stoltmann park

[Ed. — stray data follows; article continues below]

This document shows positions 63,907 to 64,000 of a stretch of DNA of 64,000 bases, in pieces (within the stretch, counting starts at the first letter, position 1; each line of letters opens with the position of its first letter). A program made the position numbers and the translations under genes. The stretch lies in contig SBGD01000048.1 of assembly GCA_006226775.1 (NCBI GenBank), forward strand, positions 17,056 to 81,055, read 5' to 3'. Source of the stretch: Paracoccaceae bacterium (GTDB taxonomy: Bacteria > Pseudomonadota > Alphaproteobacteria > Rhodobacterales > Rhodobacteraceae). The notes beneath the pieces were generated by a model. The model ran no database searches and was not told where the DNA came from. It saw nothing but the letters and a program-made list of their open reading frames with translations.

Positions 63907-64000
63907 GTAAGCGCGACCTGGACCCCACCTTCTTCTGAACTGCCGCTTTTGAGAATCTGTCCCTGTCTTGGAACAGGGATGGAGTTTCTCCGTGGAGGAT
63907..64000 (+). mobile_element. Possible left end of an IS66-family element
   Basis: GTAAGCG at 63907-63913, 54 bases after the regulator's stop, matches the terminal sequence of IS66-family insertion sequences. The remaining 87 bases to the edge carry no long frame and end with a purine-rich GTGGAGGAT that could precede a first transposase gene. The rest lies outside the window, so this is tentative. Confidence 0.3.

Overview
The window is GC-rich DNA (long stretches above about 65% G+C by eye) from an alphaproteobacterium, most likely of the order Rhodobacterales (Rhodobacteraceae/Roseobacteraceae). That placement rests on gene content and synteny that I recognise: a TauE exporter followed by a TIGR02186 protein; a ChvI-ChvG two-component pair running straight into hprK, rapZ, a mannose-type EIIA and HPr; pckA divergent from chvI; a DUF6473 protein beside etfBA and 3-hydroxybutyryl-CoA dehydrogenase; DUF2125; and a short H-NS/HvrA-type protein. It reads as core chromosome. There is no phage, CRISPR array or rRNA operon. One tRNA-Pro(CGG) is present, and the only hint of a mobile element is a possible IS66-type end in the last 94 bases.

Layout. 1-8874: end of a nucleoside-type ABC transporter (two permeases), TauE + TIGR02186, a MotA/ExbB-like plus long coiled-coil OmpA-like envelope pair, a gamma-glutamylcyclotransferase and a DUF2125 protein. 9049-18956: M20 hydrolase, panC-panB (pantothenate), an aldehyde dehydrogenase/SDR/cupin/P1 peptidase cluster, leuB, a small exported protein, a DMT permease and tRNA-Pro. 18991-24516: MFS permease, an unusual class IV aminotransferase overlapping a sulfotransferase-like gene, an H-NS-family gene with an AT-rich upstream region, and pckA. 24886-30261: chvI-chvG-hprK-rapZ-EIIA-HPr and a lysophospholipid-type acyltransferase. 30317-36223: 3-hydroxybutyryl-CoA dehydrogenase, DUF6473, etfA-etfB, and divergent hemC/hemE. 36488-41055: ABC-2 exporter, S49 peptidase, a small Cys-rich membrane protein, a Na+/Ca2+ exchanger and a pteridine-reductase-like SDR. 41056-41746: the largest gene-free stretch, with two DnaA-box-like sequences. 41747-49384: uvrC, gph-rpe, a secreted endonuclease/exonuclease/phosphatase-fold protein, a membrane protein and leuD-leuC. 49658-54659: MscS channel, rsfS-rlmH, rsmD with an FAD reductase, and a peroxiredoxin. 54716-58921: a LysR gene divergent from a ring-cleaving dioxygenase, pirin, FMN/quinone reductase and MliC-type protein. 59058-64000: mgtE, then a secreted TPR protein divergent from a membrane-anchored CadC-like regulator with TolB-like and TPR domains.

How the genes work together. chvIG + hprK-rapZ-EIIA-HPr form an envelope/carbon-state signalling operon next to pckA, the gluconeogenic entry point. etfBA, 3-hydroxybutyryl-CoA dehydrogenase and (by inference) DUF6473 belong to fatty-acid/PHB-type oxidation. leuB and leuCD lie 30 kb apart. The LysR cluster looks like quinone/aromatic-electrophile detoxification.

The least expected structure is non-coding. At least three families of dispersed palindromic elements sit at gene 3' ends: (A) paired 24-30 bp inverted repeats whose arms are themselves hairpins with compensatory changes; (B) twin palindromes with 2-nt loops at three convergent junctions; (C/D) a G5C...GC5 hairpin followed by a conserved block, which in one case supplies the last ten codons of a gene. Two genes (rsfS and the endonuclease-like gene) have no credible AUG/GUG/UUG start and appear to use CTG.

Stoltmann national park proposal... By Amy Fendley How would you like to live next to a national park? The Western Canada Wilderness Committee has been pushing for several years to have the Stoltmann Wilderness Area preserved. Last fall the organization expanded its initial 260,000 hectare proposal to 500,000 hectares, stretching up to the western boundaries of the Resort Municipality of Whistler. The organization is also proposing the area be designated Canada’s first national park reserve in the Coast Mountain Range. The proposal has generated a number of letters of support from people across the country, addressed to municipal governments in Whistler and Squamish. Joe Foy, campaign co-ordinator of the WCWC, says a 500,000 ha national park will be easier to create than trying to preserve 260,000 ha of wilderness. The proposed Stoltmann National Park Reserve, named in memory of conservationist, Randy Stoltmann, who proposed that the area be protected shortly before his death in a mountaineering accident, encompasses the traditional territories of the Klahoose, Lil’wat, Sechelt and Squamish First Nations, as well as the pristine headwaters of the Squamish and Lillooet River systems and the Sims, Clendenning Mountain Range, Upper Elaho and the Upper Lillooet valleys. Combined, the four contiguous valleys make up half of all the unlogged valleys over 5,000 ha left in the 4.2 million ha Lower Mainland region. The WCWC’s expanded proposal also includes the Pemberton Ice Cap, the Soo Valley and the Upper Bridge valley, stopping jut short of the Chilcotin Mountain Range north of Bridge River. The proposed park would link with existing protected areas to include Rainbow and Cougar Mountains and the Callaghan Valley. But due to overlapping jurisdictions, the Stoltmann Wilderness proposal is in conflict with tenures issued under the province’s Commercial Backcountry Recreation policy, Whistler’s Land Resource Use Policy and the Whistler Community Forest proposal. Members of Whistler’s Advisory Parks and Recreation Committee moved to discuss the national park proposal at their next meeting, saying there is a need to better understand the proposal before any decisions can be made. "Whistler planners have been looking to put that land in the LRUP," said Jill Almond, chairman of the Advisory Parks and Recreation Commission. "Our main question, was ‘gee, it looks like the two boundaries overlap, maybe a national park will preclude some of the uses that already exist there.’ We’re a parks and recreation commission so we’re interested in making land available for recreation and at this point we haven’t discussed it." Foy was scheduled to make a presentation on the proposal to Whistler’s Forest and Wildland Advisory Committee this month. Foy says that the proposed park’s boundaries next to Whistler are flexible and will give Whistler more control. "The people we’ve talked to in Whistler have been very supportive," said Foy. "What’s required to happen is not only to get Whistler, but Squamish and Pemberton on board. These communities are worried about how this will affect them economically... clear-cutting the last few stands of old growth in the area is not going to change the province’s economic situation." The WCWC argues that clear-cutting the Stoltmann Wilderness would preserve fewer jobs than it would destroy. In the Sea to Sky Corridor, tourism currently accounts for more than 30 per cent of employment and Squamish, Whistler and Pemberton — the three communities closest to the proposed Stoltmann Wilderness — are the fastest growing communities in the Lower Mainland region. RMOW Councillor Ted Milner says the national park proposal would put Whistler in a similar situation to Canmore, Alberta, having a link to a major park without being included within it. "It should be preserved and protected," said Milner. "There is only a limited number of coastal rainforests in the world. We are amongst the last. "Most of the old growth has already been logged, but it’s got to be a balanced decision. Squamish can be convinced. Whether they agree or not, they’re going be out of wood soon anyway." In 1996 the province announced the creation of 24 new parks in the Lower Mainland region, protecting 14 per cent of the area. But the WCWC wants to see a large Lower Mainland park system, at least another 13 per cent of the land base, protected by 2000. This would be a start to the ultimate goal of protecting 40 per cent of the province’s lands. The WCWC has sent out postcards in the Sea to Sky Corridor announcing its intention to create the national park and Foy says that in a recent follow-up call to the premier’s office, at least 6,000 of the postage-paid mail-outs had been sent to Victoria. "We argue that the Stoltmann makes sense," said Foy. "From a preservation, ecological and job-creating point of view. Tourism is the number one job creator in the province, this part of the world will bring tourists to see the wild."

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